Is there an in-place algorithm for sorting variable length records?

For example a vector of arbitrary length strings.

Most provided in-place algorithms assume that you can switch two elements without affecting the rest of the structure. However this does not work if your records differs in size.

Googling leads me to this. However, they finish with:

After writing all sorted output blocks, merge them into the final sorted file using any convenient merging algorithm. When allocating buffers or making other preparations, the merging steps can take advantage of the fact that every variable-length block written by step 7 has the same maximum size (just less than the size of buffer 1 or 2)." I do not feel that doing in-place merging of arbitrary length records is in any way trivial.

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    $\begingroup$ What exactly would the input look like? Usually, you'd have pointers to the records so every in-place sorting algorithm would do. Do you really propose to store the data sequentially? It's pretty clear that you will never be able to maintain such a thing efficiently, and that pretty much precludes in-place sorting. $\endgroup$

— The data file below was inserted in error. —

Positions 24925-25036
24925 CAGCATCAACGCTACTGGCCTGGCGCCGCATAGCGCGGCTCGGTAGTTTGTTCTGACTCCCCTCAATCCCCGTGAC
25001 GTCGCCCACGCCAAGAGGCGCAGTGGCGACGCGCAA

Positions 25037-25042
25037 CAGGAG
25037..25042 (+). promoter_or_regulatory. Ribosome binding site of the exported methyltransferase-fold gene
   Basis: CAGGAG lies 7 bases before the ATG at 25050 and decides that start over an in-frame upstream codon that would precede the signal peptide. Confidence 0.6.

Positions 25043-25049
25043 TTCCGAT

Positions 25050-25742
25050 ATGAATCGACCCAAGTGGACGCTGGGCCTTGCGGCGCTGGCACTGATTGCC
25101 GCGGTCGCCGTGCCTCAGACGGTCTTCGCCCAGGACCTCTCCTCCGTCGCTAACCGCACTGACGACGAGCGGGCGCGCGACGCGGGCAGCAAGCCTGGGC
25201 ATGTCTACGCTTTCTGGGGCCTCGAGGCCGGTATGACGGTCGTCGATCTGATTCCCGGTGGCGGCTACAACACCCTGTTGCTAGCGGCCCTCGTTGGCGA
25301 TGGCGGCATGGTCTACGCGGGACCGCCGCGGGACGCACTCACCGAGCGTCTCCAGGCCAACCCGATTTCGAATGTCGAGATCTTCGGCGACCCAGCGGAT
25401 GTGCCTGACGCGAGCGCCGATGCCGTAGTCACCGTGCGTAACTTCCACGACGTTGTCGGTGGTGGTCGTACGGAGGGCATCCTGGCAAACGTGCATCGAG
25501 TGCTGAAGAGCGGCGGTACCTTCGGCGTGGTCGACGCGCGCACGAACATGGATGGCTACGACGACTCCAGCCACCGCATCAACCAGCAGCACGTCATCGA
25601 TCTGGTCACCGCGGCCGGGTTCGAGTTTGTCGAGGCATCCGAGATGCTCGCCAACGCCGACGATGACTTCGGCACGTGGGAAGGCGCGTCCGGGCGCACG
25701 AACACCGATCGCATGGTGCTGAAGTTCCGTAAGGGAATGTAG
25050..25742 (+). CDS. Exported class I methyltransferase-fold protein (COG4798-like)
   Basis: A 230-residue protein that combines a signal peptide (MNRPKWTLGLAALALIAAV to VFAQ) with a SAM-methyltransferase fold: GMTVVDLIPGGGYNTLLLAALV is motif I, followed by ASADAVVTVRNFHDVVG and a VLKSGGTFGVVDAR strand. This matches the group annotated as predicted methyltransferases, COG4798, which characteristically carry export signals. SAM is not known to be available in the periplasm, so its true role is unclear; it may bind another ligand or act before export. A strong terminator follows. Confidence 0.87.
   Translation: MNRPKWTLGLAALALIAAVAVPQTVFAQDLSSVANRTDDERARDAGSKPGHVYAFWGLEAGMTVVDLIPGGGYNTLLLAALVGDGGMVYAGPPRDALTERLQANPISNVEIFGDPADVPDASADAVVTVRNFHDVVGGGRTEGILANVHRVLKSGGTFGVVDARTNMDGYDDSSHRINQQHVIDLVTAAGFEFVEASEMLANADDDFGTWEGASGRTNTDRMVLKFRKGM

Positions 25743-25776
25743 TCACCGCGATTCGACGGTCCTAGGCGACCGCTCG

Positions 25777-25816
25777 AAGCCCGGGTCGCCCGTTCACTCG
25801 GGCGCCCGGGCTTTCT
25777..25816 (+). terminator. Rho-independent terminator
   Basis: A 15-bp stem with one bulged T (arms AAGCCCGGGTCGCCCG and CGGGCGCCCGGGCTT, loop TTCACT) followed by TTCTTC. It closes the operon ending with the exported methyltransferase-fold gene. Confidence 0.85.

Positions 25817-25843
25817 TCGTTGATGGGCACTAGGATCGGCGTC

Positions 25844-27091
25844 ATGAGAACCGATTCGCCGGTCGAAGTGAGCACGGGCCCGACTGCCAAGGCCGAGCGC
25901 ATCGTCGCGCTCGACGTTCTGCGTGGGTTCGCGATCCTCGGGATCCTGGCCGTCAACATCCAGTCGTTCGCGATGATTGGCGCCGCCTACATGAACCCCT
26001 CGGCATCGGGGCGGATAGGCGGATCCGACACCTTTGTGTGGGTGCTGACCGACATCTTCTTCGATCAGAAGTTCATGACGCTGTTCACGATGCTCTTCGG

– Raphael
    Commented Mar 29, 2016 at 17:33

1 Answer 1


If we're just dealing with packed variable-length records, swapping two adjacent elements is not difficult, so bubble sort will work.

There are some techniques for creating space while sorting to use for auxiliary data structures, based on the fact that (partially) sorted data has less entropy than unsorted. See Radix Sorting With No Extra Space by Franceschini, Muthukrishnan, and Patrascu for examples. They don't deal with variable length records specifically, but some of the ideas there might be useful.


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